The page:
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Monday, March 11, 2013

the optician


Every three or so years I make a visit to the optician. This is roughly the amount of time that it takes for me to; a) break the last pair of spectacles I bought and b) have reached that point of both desperation and availability of money that allows me to get new ones.

The last glasses I had were broken by robbers, I started school recently and I can’t see anything. Not the PowerPoint on the screen, not my lecturers as they speak and not even the pretty girls who got all dressed up to be admired. These are three things whose function, whose destiny it is to be seen and while I may be ok with not achieving my purpose in life don’t let it be said that I am a disabler.

The way to buy glasses in Kenya is to buy frames off the street and walk into an optician’s office for the lenses. I go to the same optician all the time. He’s an Indian guy(or a series of Indian guys I’m actually not sure because when I go there I don’t have my glasses on account of them being broken) who operates out of a shop near the railway station. I’m not sure what the name of the shop is but close to it is a chips and chicken joint. The kind that used to be popular before they all became kenchics. The kind that had a dozen different names and were strewn all over the town centre and where (if you lived in Nairobi) you wold be taken to on a Sunday afternoon right after church sometimes. The chicken would be grilling ever so slowly, turning around and around on a spit, moving slowly and seductively, brown thigh and brown breasts bringing lust to all your senses so that when you learned that there was a Swahili phrase like kuku pono it made perfect sense.

What happens is you enter the optician’s shop and one of the three attendants comes up to you. They are all female attendants all the better to push the ludicrously high-charged frames hanging around the wall on you. Then you sit down before the main test and look into this machine thing. It’s like a pinhole camera with an image at the back of it. You rest your chin on it and the hole is put first to your left eye then to your right eye. The image flashes clear and sharp then becomes blurry and indistinct. It’s an image of an English house, with an English yard and a white picket fence. In earlier times I would not have thought much about that image but recently I have become much more attuned to the cultural colonialism that we are under in Kenya. Point of fact : this post is in English, I wrote one a couple of weeks ago about thebooks I had read and they were all in English. Until very recently the good movies about Kenya were not made by Kenyans(seriously though if you haven’t yet watch Nairobi half-life go do it) it’s very hard to find long pieces of journalism, the kind filled with background and context, the ones that try to explain not only the conflict and the immediate reasons for it but also the history and the forces that led to it in Africa written by an African. This is probably due to the economic set up of most of our news reporting. Those kind of pieces rarely show up in newspapers around the world but abound in weekly magazines, most of our magazines explain personal instead of public relationships though. E.g. it would be good to read a profile of a politician or a businessman, something that looks into his beginnings and the path he has taken.(there is a chance I just don’t know where to look if you do please leave a link behind I promise to use it.) Instead there is a lot about how to keep a man happy or a woman interested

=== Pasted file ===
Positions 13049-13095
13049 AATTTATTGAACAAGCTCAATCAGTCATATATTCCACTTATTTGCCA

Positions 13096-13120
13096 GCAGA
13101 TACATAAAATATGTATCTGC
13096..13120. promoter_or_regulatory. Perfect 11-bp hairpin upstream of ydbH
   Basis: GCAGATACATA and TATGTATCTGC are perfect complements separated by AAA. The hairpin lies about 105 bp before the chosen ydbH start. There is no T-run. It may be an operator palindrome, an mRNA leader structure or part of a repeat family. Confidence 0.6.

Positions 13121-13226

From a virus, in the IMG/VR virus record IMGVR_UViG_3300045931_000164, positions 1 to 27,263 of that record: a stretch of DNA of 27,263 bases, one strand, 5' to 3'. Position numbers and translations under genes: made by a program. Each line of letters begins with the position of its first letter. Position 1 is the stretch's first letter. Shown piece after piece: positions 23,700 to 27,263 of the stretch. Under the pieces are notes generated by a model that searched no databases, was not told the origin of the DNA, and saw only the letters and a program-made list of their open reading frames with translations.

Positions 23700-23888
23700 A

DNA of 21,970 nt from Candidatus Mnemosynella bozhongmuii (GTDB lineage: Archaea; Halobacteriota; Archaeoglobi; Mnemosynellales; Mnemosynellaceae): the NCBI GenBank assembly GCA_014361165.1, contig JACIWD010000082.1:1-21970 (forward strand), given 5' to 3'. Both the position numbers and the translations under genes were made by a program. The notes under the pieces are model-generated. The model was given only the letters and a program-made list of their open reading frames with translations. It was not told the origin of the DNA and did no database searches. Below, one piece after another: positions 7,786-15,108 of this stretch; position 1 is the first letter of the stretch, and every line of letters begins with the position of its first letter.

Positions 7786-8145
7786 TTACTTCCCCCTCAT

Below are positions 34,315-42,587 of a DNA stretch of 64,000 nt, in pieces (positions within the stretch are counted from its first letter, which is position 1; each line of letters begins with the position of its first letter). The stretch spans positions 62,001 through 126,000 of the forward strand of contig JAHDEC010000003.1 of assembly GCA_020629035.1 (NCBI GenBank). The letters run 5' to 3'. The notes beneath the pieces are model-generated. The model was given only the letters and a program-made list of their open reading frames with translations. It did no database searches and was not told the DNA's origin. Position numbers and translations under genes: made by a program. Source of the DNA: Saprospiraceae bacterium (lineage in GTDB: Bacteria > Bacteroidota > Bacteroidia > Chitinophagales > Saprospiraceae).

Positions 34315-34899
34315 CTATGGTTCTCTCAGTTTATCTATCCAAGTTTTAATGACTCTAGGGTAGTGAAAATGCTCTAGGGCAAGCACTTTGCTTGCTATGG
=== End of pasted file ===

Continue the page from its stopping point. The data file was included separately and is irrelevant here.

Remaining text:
Moving on from that digression. Next you are led into the inner sanctum. The quiet, dark place where the testing takes place. The optician turns off the light and asks you to sit down. He takes out this huge metal mask(for lack of a better word.) what it is though is a metal instrument with a bridge where it fits over your nose and a pair of swivelling arms that have the ability to fit different lenses. There is of course a notice board opposite you with letters in decreasing size. The mask is put on your face and  he asks you to read. You read what you can and he  plays around with the setting of one of the lenses. Sliding glass into the metal receptacle, it makes a tiny version of the hands screeching over a blackboard noise, scree, scree as he does it. He asks you to read again from the board. All this time he has a tiny torch that he shines in your eye. For me this has the effect of making me tear up. Magically as he does this you see better and better  until you can read this line of words perfectly. This is always a good moment. Everything is right with the world and you can see the way other people see. Which is with clarity and distinction, you are able to make out outlines of objects instead of massing them all together. You can see the trees in the forest. The world becomes more beautiful because it’s not just a mass of objects but each object on its own.

Then he told me I would have to get photocromatic lenses because I am allergic to light. I had never heard this said this way before and it was hurtful. Allergic to light. This is a horrible state of affairs to find yourself in. he made me feel like some kind of vampire, some creature who this world wasn’t made for because the world is filled with light. It floods every aspect of it, makes it better and brighter. I am a fan of light too bad though the rest of my body isn’t. The bright side(though I am allergic to the bright side of things apparently.) I don’t have to hear such things for on average another three years.